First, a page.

For the Austrian emperor — Ferdinand was still using that title even though he’d disavowed any intention of reconstructing the Holy Roman Empire — the awkwardness began with the fact that he was a Habsburg and his Spanish cousins were still enemies of the United States of Europe. That enmity was no formality, either. Spain and the USE had clashed militarily in the recent past and both nations expected such clashes to continue.
For the USE and Austria both, there was the still more awkward problem that the USE was allied to Bohemia and now wanted to make peace and if possible develop an alliance with Austria — which still officially characterized King Albrecht of Bohemia as the traitor Wallenstein whose head need to be removed as soon as possible. Not surprisingly, Wallenstein was adamant that any rapprochement between the USE and Austria had to include a settlement on the status of Bohemia that was acceptable to him.
For the moment, no ambassadors were being exchanged. Instead, a lovestruck American lady who just happened by coincidence to have the confidence of the current president of the State of Thuringia-Franconia and the probable future prime minister of the USE just happened by coincidence to be in Vienna visiting her betrothed who just happened by coincidence to be one of the Austrian ruler’s closest friends and advisers.
Hence the mixed expression on Noelle’s face. Pleased; preoccupied.
“So when does Count Dracula get to see the tattoo?” asked Denise.
Noelle gave her a look that would have been irritated if she hadn’t been in such a good mood. “That joke stopped being funny at least a year ago. And it’s particularly inappropriate since I just got back from spending a couple of hours at Janos’ church talking to the priest who’d be officiating at the wedding assuming it happens which seems pretty likely given that Janos was right there with me discussing the same issue.”
Minnie nodded solemnly. “That settles it, then. Janos Drugeth is not a vampire. Can’t be if he was standing on consecrated ground and didn’t burn right up on the spot.”
Now she looked at Denise. “And I have to say I’m with Noelle on this. That joke stopped being funny at least a year ago.”
Denise grinned. “Fine. I’ll let it go. What’s up, Noelle? I don’t think you came here just to tell me that your squeeze turns out not to be undead after all.”
Noelle pointed over her shoulder with a thumb. “They’re going to be holding some sort of fancy formal feast tonight, officially in honor of some official but really for our sake.”
“Oh, yuck,” said Denise.
“Double yuck,” agreed Minnie.
“Yeah, I know, it’s not exactly your cup of tea. But you’ve got to show up, whether you like it or not.”
“What the hell are we supposed to wear?” demanded Denise. “What I know about how to dress for a formal seventeenth fucking century formal dinner is — is — ” She looked like a fish gasping out of water as she tried to think of a suitable analogy.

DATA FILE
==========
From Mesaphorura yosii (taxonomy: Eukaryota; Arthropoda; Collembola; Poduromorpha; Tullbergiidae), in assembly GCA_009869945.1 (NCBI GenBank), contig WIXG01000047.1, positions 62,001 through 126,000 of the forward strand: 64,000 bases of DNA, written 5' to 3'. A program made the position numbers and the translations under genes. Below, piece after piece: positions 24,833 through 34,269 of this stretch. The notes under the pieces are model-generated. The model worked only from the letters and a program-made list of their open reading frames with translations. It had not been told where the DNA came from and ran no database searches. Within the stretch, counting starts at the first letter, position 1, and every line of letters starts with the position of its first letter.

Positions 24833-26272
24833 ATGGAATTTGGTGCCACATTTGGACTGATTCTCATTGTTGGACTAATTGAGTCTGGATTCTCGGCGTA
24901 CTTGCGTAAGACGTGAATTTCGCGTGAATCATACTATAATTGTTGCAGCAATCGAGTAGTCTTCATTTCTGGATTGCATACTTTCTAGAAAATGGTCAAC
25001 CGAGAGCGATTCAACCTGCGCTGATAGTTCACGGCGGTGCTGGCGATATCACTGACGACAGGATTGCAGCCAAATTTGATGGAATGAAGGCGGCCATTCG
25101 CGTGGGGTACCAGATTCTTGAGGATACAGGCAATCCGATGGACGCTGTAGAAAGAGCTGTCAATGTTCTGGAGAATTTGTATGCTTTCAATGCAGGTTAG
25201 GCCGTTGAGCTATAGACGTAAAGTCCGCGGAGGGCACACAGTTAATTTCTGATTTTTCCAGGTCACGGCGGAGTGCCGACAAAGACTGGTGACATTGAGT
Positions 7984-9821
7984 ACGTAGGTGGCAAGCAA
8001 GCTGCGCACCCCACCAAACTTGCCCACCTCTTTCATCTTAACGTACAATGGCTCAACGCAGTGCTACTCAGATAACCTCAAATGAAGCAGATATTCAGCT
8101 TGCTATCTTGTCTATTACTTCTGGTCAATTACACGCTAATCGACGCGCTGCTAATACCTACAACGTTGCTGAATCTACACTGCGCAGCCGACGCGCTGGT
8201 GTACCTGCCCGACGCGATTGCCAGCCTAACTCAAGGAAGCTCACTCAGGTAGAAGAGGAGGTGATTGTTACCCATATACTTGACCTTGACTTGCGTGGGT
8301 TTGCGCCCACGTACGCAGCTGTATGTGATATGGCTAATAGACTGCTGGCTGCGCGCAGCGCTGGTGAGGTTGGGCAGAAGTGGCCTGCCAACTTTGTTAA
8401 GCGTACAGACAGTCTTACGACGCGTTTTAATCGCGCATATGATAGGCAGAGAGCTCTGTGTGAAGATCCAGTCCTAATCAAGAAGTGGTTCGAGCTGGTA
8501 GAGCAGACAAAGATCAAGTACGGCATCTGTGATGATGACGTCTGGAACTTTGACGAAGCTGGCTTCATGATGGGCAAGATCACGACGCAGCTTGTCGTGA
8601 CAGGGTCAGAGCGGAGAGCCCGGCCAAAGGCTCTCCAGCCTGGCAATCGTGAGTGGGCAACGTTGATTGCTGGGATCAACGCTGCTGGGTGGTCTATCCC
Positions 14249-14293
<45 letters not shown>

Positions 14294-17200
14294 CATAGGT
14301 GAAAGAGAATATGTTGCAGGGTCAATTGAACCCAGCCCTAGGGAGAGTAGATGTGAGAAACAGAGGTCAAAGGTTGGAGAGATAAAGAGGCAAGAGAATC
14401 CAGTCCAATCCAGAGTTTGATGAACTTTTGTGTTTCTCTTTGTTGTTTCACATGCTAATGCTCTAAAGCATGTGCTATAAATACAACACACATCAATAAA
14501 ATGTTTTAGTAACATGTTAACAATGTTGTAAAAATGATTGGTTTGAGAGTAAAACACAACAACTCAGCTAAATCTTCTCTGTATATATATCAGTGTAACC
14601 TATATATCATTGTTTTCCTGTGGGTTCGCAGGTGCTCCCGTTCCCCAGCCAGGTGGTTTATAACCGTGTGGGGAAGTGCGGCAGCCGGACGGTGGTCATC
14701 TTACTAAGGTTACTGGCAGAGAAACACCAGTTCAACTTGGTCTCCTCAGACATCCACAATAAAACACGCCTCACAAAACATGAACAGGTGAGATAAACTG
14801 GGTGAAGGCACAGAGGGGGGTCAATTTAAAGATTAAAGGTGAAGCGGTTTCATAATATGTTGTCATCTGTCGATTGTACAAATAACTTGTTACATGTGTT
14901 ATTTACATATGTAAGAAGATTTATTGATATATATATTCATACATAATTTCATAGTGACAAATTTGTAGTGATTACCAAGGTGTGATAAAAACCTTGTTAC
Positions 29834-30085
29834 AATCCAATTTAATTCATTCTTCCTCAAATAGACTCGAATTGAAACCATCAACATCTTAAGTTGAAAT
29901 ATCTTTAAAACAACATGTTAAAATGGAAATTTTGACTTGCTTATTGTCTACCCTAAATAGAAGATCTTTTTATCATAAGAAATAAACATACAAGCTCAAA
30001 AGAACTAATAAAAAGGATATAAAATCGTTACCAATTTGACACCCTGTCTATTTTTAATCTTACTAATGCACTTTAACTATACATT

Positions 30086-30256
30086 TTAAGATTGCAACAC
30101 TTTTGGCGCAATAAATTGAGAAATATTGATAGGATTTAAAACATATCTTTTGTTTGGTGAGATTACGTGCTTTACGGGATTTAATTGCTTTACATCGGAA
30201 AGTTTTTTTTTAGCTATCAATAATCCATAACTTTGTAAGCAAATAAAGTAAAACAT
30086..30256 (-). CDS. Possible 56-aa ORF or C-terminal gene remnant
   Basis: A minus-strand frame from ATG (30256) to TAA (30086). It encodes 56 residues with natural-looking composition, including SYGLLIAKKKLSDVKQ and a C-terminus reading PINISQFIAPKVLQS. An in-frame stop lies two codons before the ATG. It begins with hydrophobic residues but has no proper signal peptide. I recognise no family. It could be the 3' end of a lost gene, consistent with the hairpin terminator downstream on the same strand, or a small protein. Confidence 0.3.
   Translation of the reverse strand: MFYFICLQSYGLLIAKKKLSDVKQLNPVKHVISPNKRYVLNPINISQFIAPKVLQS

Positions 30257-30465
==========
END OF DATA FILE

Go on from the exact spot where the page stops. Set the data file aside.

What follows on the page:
“If I took out my glass eye would they still make me come?” That was Minnie’s contribution.
“Cut it out, both of you.” Again, Noelle pointed over her shoulder with the thumb. “I know you don’t know squat. That’s why I’m taking you to see Sarah and Judy Wendell and the other Barbies. They set up shop in the palace an hour ago, so they can all get ready for the occasion.”
Denise frowned. “Why are they coming?”
Minnie shook her head and gave Noelle a sad look. “Sometimes I worry about her, Noelle. Denise is usually pretty bright, but now and then…”
She looked at her friend. “They’re stinking rich. What more does anybody need to get invited to a fancy whatever-they-call-this? Dinner, ball, soiree, whatever.”
Noelle headed for the door. “Follow me. Now, Denise.”
As it turned out, the Barbies — especially Judy Wendell — were a lot of help. Denise and Judy knew each other, of course. They were just about the same age and they’d gone to school together before the Ring of Fire. But they’d never been close — and that, for two reasons.
First, they belonged to different crowds. Simplifying a great deal — which, of course, was exactly the way kids in middle and high school categorized everyone — Denise was a bad girl and Judy was a good girl. Denise’s father had been a biker who made his living as a welder; Judy’s father had been an insurance agent. Denise could often be found sneaking a cigarette behind the girls’ gym; Judy had never smoked in her life.
Secondly, the one thing they had in common had tended to keep them apart as well. They had been, by the generally held opinion of most girls and all boys, the two best-looking girls in their class. Neither Denise nor Judy cared very much about their appearance themselves. But the boys who clustered around them did, and that automatically tended to keep them at a distance from each other.
It was too bad, in a way, Denise was now realizing. Judy was a big help getting her and Minnie properly fitted out for the upcoming fancy event. Yet, much to their surprise, Judy was just about as irreverent and sarcastic about the whole business as they were. Looking back on it, Denise could now see where her impression of Judy as a stuck-up snot had probably been unfair. Up close, the girl had a pretty wicked sense of humor.